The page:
Kolkata - Kairi Abha Shepherd was adopted from India at three months of age and has no country to call home. She was abandoned at birth in a Kolkata nursing home and taken in by a Kolkata orphanage that has since closed. At three months of age she was sent to the United States for adoption by Erlene Shepherd, a widow with six other adopted children. Erlene died of metastatic breast cancer when Kairi was eight years old, but never filed the papers to make Kairi a US citizen.
Now under threat of deportation, Kairi, who suffers from rapidly progressing multiple sclerosis, is an orphan without a country. She is from India, but was not raised as an Indian. She was raised as an American, but is not American. Deportation is a sanitized word. The proper term is exile, the banishment of a person from his home, his country. Given Kairi’s progressive illness, it might be death in exile.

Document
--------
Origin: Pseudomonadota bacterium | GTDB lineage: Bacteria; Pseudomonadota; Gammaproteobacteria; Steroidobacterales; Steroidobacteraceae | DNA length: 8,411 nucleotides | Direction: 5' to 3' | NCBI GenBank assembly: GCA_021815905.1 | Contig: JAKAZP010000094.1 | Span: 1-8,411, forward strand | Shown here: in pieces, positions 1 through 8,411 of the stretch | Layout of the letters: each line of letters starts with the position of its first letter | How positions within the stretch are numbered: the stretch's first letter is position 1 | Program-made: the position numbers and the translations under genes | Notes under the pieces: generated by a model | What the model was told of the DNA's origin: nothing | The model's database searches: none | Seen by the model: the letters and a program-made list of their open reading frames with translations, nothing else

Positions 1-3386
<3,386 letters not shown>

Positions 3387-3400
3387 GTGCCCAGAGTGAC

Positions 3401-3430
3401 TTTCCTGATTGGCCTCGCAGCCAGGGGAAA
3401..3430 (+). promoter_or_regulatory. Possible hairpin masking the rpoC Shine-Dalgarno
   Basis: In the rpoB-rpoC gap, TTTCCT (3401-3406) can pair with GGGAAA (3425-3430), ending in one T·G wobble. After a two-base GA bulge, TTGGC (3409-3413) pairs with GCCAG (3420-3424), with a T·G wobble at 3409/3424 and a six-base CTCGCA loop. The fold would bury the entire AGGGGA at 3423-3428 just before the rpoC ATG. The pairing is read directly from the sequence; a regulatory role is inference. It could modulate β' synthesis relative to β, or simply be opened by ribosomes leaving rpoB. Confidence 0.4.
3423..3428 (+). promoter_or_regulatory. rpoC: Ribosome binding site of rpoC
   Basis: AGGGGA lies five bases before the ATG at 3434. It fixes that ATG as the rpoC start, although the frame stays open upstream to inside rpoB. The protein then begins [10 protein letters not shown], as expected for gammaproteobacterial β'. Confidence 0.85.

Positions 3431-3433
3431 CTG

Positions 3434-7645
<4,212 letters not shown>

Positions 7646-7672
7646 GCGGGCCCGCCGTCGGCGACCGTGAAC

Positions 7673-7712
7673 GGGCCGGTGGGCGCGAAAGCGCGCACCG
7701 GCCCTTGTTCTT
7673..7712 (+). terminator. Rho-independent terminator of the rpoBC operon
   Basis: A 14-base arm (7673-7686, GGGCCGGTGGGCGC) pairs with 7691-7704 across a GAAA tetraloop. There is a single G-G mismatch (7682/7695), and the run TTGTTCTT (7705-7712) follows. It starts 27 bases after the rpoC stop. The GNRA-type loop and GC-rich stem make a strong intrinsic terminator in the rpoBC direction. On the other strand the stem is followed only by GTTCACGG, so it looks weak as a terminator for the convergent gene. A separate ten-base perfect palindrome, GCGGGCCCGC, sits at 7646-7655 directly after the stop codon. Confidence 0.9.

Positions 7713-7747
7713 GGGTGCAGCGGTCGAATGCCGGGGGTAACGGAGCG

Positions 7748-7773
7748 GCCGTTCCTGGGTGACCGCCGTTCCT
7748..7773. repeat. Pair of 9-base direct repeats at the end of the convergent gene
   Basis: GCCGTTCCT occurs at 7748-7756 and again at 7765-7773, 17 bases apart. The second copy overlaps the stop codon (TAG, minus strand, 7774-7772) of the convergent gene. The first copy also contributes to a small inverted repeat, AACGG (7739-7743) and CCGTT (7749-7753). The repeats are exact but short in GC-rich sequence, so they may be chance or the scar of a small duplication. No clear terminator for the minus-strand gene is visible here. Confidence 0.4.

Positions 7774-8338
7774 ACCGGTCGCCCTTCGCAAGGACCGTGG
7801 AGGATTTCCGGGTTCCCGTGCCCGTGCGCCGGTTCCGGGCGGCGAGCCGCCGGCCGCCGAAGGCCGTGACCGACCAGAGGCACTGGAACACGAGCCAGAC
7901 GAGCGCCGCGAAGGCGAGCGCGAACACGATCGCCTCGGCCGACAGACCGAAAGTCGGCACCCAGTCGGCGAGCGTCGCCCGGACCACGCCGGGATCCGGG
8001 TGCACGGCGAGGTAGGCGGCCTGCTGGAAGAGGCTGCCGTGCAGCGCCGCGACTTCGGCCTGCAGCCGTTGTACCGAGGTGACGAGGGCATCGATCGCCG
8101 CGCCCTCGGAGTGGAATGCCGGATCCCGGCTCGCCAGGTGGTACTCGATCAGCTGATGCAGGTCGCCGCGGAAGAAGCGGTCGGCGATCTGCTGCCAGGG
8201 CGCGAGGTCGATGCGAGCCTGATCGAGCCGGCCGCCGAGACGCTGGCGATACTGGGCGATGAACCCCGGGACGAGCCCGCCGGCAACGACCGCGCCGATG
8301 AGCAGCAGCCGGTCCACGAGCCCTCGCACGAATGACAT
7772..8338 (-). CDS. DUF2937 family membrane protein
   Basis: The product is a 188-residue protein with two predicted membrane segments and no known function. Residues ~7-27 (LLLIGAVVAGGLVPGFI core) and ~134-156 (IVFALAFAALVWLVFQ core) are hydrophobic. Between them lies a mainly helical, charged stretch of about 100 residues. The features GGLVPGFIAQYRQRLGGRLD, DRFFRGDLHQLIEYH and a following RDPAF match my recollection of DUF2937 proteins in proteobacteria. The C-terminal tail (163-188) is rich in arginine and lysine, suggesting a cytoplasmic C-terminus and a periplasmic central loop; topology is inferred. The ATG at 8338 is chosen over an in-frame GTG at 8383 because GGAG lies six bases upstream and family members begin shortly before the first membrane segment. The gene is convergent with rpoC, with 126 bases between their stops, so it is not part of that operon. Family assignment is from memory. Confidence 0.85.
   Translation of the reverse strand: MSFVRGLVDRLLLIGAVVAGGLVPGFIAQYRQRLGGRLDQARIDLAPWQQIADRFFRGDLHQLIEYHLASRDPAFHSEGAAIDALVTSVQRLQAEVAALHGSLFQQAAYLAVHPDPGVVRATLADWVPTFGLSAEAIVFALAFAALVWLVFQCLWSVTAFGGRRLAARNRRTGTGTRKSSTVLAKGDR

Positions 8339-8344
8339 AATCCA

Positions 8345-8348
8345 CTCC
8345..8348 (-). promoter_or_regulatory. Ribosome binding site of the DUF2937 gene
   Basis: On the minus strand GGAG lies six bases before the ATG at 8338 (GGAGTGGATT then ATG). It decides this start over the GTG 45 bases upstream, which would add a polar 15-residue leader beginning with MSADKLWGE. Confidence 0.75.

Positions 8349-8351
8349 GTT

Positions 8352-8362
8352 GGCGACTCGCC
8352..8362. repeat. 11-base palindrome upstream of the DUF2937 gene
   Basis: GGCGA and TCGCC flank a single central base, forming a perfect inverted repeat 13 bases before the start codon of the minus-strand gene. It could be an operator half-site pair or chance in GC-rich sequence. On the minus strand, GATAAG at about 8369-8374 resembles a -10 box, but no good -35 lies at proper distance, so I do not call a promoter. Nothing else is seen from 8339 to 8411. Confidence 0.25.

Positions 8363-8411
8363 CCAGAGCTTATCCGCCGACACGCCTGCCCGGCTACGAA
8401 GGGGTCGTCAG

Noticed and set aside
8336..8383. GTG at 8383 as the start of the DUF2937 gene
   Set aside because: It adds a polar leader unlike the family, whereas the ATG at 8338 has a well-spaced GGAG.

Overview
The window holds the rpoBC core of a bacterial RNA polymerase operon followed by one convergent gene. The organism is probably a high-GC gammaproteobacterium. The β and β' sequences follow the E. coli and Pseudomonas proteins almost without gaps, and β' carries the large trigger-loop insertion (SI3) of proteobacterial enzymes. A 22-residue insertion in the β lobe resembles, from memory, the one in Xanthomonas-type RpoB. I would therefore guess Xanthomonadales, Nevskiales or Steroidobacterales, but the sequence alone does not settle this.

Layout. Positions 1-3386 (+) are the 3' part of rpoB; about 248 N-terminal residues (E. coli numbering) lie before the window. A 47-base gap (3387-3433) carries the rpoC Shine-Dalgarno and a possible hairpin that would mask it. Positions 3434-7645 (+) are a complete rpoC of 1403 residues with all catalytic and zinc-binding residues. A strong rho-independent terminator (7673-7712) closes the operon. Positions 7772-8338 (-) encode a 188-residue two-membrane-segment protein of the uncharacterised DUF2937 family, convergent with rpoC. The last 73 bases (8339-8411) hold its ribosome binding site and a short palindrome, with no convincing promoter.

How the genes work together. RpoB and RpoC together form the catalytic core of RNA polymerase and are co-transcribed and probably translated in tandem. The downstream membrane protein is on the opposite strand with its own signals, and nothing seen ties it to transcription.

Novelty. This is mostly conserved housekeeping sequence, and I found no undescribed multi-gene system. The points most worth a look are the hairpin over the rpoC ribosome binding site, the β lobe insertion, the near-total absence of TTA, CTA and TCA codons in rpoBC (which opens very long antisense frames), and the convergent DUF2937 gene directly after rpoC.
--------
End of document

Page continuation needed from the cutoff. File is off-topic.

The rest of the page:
I am an American doctor settled in Kolkata since 2006, where I founded Shishur Sevay, a home for orphan girls, some with disabilities, who were rejected for adoption. I have a younger daughter adopted in 1984 from IMH (International Mission of Hope), the same orphanage as Kairi. I also have an older daughter, to whom I gave birth. Both are American citizens, one by birth, the other by naturalization. When my older daughter was born she was mine and the only papers I filled out were for her birth certificate.
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